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Advocate.

NO WRITER ATTRIBUTED

The Advocate presents a new number, rather above the average in interest. Under "The Week," Harvard's athletic outlook is discussed. The writer takes a gloomy view of the coming season, and calls upon the college to check the successive defeats of recent years by more earnest and general co-operation. For "men must work individually to induce promising fellows to become candidates for the various teams; men must themselves discuss athletic questions," more thoroughly, so as to let athletic men feel "that they are the representatives of a compact body of men" who are "determined to win." The next topic is the new regulations of the faculty, which are criticised in the same vein as the other restrictive rules and recommendations. They are pronounced "inconsistent with our character of a university, and petty, trivial, and unjust." The last subject of discussion is the mass meeting of April 15. The Advocate voices the opinion of the college in condemning emphatically the efforts to prevent discussion, and rush the matters to a vote immediately, on the excuse of "secrecy and diplomacy."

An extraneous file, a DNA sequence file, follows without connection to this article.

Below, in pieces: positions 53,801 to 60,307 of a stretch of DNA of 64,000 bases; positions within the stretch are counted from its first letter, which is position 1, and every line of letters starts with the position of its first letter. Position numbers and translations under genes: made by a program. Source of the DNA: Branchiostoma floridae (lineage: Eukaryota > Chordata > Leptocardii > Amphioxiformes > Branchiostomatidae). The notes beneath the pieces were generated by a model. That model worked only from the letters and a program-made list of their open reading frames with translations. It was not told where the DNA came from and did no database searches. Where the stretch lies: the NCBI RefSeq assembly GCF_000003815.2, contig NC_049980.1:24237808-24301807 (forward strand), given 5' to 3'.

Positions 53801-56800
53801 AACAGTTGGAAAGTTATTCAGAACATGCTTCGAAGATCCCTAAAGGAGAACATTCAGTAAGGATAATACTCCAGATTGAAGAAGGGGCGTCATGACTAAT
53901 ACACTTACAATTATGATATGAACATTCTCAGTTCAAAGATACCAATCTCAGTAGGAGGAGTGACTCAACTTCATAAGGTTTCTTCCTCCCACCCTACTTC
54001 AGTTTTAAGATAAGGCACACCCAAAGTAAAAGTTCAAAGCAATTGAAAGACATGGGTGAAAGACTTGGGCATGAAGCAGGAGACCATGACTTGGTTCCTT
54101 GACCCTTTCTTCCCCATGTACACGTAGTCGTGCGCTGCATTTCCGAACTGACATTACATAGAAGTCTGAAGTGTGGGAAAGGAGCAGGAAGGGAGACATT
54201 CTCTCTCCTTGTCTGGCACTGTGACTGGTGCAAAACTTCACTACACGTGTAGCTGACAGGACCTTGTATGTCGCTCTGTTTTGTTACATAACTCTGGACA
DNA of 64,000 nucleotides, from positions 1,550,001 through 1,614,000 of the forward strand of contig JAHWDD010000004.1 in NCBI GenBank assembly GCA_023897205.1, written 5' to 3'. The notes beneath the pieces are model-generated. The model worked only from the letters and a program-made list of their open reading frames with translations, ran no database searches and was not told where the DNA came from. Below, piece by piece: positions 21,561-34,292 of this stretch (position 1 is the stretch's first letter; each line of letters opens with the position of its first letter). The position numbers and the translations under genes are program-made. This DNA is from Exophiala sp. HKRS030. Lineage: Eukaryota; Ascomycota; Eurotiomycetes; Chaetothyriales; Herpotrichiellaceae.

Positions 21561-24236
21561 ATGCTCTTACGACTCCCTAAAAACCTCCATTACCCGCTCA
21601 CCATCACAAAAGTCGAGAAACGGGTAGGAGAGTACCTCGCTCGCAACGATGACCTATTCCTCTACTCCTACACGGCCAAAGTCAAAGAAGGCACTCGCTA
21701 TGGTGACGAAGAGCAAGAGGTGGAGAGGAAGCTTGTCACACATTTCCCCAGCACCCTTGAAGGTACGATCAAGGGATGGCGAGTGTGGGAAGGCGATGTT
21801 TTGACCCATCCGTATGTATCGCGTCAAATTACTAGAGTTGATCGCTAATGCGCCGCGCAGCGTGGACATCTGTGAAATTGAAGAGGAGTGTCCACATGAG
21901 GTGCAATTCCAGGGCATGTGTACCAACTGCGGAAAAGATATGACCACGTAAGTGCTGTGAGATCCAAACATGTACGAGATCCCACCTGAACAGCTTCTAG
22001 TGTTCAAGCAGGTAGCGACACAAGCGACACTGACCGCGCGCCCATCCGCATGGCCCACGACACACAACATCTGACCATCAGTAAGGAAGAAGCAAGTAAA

"Topics of the Day" presents some interesting facts concerning the library. The data show not only that at Harvard some serious work is done which may make the disciples of "Aleck Quest" open their eyes, but that there is a vast difference between the use made of the books here and at Yale.

The stories have weird and harrowing touches. Both are well written, but "The Last Waltz of the late Joseph Merrihew," has a greater claim to originality. The plot of this and the dialogue are both effective. The last paragraph, however, is not necessary for completeness, and might better have been omitted, as it tends to an anticlimax.

The two Daily Themes have as their subjects, "Nahant." and "Conversation." The first, a trifle obscure in the beginning, is purely descriptive. The second relates an incident in a horse car. The only verse of this number, "Over the River, lines in a sentimental vein. A book review and the "Advocate's Brief" complete the issue.

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